Sunday, April 7, 2013
This past week I've been up to my elbows with the scenery in Geyser Gulch. This is a major scene with the greatest vertical separation on the railroad; 33 inches or 132 scale feet from the bottom of the Gulch to the top of Baxter's Butte. Here are some in progress shots of the scene so far.
Next will come some ground cover, desert plants and other details. I also need to design and build a spindly wooden trestle before pouring the epoxy "water." After that it will be time to make those geysers operational with theatrical fog effects. Stay tuned!
|This is the way things looked for quite awhile. Not much to see here but pink styrofoam.|
Adding the travertine terraces created by the geysers and hot springs. These are just foam-core and card-stock shapes. The copper tubing is for the erupting geysers.
Rocks sculpted with Sculptamold. A new landmark has been added: "Ambush Rock" carved from Balsa Foam.
Here the travertine terraces have been shaped and detailed with Liquitex acrylic modeling paste. I let that dry overnight.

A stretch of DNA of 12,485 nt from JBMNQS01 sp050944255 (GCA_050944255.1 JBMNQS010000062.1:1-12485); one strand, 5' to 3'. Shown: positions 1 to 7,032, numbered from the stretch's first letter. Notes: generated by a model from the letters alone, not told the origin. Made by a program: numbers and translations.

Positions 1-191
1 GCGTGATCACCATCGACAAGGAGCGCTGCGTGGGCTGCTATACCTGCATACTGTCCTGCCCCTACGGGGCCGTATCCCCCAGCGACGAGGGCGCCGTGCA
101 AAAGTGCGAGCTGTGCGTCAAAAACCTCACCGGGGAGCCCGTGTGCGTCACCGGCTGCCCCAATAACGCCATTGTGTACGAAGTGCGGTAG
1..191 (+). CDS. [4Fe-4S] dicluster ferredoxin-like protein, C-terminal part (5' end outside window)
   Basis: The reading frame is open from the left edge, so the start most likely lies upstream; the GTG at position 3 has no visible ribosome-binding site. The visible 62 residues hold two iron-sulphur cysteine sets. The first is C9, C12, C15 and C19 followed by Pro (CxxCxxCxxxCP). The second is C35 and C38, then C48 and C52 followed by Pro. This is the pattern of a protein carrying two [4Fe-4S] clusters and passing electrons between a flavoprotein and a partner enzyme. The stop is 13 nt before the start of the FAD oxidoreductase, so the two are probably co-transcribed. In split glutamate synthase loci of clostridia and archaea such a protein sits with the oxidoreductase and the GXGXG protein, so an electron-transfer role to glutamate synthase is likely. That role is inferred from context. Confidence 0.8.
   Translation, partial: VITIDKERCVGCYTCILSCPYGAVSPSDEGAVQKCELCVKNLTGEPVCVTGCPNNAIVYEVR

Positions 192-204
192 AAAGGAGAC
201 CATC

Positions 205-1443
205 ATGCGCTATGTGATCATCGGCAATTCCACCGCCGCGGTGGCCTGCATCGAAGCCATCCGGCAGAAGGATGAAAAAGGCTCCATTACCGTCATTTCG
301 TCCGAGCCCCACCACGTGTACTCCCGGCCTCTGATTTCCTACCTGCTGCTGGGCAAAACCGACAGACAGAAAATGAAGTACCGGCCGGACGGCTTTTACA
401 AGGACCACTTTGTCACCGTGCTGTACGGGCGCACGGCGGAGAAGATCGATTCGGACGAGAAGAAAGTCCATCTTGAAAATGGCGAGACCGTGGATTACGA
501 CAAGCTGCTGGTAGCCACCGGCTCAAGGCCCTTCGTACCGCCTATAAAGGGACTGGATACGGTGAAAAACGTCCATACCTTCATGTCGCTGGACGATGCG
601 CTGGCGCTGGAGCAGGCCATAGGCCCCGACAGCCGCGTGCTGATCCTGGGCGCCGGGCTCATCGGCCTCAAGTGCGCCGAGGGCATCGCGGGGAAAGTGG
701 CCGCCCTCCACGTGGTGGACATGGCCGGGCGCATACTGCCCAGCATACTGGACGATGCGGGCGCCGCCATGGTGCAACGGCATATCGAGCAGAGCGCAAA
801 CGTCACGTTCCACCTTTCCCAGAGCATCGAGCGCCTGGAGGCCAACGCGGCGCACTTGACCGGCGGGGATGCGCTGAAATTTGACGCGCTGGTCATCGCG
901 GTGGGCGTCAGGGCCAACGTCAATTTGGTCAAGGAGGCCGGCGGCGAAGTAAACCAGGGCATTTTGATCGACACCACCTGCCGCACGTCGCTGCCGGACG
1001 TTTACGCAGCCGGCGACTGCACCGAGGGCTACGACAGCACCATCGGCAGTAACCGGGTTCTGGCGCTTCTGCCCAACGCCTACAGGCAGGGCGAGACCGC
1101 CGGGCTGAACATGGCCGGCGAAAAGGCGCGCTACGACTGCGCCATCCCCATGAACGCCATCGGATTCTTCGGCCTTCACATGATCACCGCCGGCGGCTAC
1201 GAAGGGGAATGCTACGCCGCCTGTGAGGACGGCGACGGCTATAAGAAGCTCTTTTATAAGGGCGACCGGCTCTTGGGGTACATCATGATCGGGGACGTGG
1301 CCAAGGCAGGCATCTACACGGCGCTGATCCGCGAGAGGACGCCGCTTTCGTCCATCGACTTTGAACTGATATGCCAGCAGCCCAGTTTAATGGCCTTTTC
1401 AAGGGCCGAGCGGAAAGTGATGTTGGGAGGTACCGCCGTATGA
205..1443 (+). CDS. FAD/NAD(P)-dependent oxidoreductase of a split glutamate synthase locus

Everything painted with artist's acrylics using my usual methods. The blue-green color is meant to be intense. The scene is meant to evoke Yellowstone's Mammoth Hot Springs and Grand Canyon's Havasupai.
Monday, April 1, 2013
It was one year ago today that this site first went live, telling the story of the Thunder Mesa Mining Co. Though the layout itself is actually a little older, April 1st is as good a day as any to celebrate the "birthday" of the TMMC. Progress is coming along much more quickly now than it was in the beginning and I am thankful to all who continue to stop in for a look. There's still an awful lot to do but things are getting more interesting as the primary scenery construction is nearing completion. Here's a quick "before and after" to show how far the layout has come in the last year.
Still lots to do in the coming year, hope you'll come along for the ride!
April 1, 2012
April 1, 2013